Angeles federal judge took the almost unprecedented step of closing a two-day
civil trial this week in a case involving the 2005 prison killing of Jewish
Defense League activist Earl Krugel, reports Carol J. Williams for the Los Angeles Times.

Constitutional scholars and
press-freedom advocates deemed the broad secrecy accorded the trial by
U.S. District Judge Stephen V. Wilson perplexing—and a likely
violation of the 1st Amendment.

Wilson issued a protective order covering U.S.
Bureau of Prisons policies and practices in evaluating inmates for gang
affiliation and potential to harm others. In deference to the order,
Wilson banished media and spectators from the courtroom Tuesday and
Wednesday, from the swearing in of the first witness through closing
arguments. His ruling late Thursday was filed under seal.

is outrageous. This is not Russia, North Korea or Iran. This is the
United States," said Benjamin Schonbrun, attorney for Krugel's widow,
Lola, who was seeking damages for the wrongful death of her husband at
the hands of a known white supremacist.

Wilson ruled for the
government, "to the plaintiff's immense disappointment," said
Schonbrun, adding that he assumed the judge's assertion that the ruling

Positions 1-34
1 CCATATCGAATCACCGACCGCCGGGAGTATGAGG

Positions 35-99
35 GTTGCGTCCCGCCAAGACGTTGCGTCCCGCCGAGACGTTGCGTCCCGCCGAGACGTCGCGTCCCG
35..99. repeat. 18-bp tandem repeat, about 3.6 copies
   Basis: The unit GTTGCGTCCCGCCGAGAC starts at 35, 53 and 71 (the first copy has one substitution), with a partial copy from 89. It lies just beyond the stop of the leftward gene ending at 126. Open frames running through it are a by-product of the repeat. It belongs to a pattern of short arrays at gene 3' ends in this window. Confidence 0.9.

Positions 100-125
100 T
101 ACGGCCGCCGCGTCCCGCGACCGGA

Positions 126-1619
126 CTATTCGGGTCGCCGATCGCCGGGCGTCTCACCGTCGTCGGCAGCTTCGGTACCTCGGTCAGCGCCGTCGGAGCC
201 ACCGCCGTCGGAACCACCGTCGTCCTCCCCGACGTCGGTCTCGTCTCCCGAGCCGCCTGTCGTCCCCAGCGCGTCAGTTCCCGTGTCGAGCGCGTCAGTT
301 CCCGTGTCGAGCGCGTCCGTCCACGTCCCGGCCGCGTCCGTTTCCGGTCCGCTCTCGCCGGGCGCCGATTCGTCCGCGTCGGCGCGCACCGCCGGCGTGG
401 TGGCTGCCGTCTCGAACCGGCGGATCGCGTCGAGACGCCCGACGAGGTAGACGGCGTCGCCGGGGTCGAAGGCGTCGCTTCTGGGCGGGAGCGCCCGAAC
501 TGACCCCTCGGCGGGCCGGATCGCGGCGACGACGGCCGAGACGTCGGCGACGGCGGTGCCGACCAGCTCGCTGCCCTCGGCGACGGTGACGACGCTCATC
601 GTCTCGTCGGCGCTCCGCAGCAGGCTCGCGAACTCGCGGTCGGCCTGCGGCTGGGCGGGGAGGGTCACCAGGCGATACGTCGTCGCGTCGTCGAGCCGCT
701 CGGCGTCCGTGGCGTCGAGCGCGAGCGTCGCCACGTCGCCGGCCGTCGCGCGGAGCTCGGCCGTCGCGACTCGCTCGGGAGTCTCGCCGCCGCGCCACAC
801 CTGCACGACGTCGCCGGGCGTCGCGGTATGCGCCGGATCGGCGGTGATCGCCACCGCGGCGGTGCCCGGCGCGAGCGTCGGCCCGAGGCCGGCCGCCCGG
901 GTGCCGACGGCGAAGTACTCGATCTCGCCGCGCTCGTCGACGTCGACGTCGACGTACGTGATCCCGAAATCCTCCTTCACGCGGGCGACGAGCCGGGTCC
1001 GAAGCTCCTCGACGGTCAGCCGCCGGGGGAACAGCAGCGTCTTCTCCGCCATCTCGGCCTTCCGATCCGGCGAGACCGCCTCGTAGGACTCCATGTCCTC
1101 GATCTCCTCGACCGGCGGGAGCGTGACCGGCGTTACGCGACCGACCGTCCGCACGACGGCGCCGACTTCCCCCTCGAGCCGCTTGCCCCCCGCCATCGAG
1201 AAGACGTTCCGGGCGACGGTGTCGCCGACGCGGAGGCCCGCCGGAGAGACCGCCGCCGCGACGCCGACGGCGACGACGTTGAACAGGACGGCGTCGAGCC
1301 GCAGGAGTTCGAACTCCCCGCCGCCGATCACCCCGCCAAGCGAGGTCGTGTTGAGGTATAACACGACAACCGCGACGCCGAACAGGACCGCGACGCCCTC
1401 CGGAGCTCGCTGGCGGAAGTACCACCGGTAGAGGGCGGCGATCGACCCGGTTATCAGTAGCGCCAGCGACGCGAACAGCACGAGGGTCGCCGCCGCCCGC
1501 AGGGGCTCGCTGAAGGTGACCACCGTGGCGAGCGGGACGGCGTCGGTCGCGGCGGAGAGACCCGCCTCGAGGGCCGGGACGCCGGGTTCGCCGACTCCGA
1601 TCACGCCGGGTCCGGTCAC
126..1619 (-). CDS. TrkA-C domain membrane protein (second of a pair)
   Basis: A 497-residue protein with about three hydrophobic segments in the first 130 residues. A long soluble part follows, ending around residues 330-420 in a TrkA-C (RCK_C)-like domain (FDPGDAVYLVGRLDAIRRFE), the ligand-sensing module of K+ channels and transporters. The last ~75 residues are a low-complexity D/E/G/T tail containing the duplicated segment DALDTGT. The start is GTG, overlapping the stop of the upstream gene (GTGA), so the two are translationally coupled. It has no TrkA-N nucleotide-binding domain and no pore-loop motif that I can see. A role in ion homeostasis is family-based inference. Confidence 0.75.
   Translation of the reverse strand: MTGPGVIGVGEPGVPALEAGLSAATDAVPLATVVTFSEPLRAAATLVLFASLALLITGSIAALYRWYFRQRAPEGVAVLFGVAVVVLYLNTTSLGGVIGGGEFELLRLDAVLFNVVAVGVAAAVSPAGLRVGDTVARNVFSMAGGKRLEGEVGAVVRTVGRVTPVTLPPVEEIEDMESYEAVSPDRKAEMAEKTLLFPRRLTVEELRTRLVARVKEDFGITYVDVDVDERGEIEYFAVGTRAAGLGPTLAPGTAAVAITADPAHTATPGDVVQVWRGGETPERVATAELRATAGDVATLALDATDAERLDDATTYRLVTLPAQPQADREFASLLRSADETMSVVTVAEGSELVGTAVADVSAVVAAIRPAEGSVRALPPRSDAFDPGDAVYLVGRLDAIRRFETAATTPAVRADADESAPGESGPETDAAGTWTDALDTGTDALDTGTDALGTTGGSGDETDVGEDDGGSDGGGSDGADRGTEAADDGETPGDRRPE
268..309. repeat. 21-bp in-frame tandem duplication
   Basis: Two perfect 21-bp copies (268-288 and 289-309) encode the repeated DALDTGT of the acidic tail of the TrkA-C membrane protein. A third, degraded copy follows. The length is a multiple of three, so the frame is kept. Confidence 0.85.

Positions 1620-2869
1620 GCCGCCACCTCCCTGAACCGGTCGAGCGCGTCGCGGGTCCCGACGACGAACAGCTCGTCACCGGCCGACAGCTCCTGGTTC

was secret applied only to the justification, not which side won. He
said he planned to appeal, pointing to the unorthodox handling of the

Constitutional lawyers expressed shock and condemnation of the court's closure.
non-jury trial Wilson conducted involved the Nov. 4, 2005, murder of
Krugel at the Federal Correctional Institution in Phoenix. Three days
after Krugel's arrival, David Frank Jennings, a tattooed racist housed
in the general population of the medium-security facility, used a
paving stone from the prison recreation yard to bludgeon Krugel to
death with five blows to the head.

The widow's suit sought
damages for prison authorities' failure to appropriately classify
Jennings as a danger to others. It pointed out that Krugel had been
kept in protective custody for much of the two years between his arrest
and sentencing to 20 years in federal prison for plotting the bombing
of a Culver City mosque and an Arab American politician's office.

Wilson declined, via court clerk
Paul Cruz, to say why he closed the trial. Cruz said the courtroom was
closed because of "testimony that concerned confidential ways prison
officials identify gang members, especially the Aryan Brotherhood,
which is a very dangerous gang."

"If testimony on that were made
public, that would jeopardize how prison administrators validate these
types of defendants," Cruz said.

The Times apparently learned of this closure only after the fact.  In the old days of an abundant reporting staff, that would not have happened, and Times lawyers would have almost certainly filed a challenge to the order immediately.  As things stand, they can do only so much.

The Times' request for a transcript of the closed proceedings won't be
met until the record is expunged of "sensitive information," said Cruz,
who couldn't say how long that would take.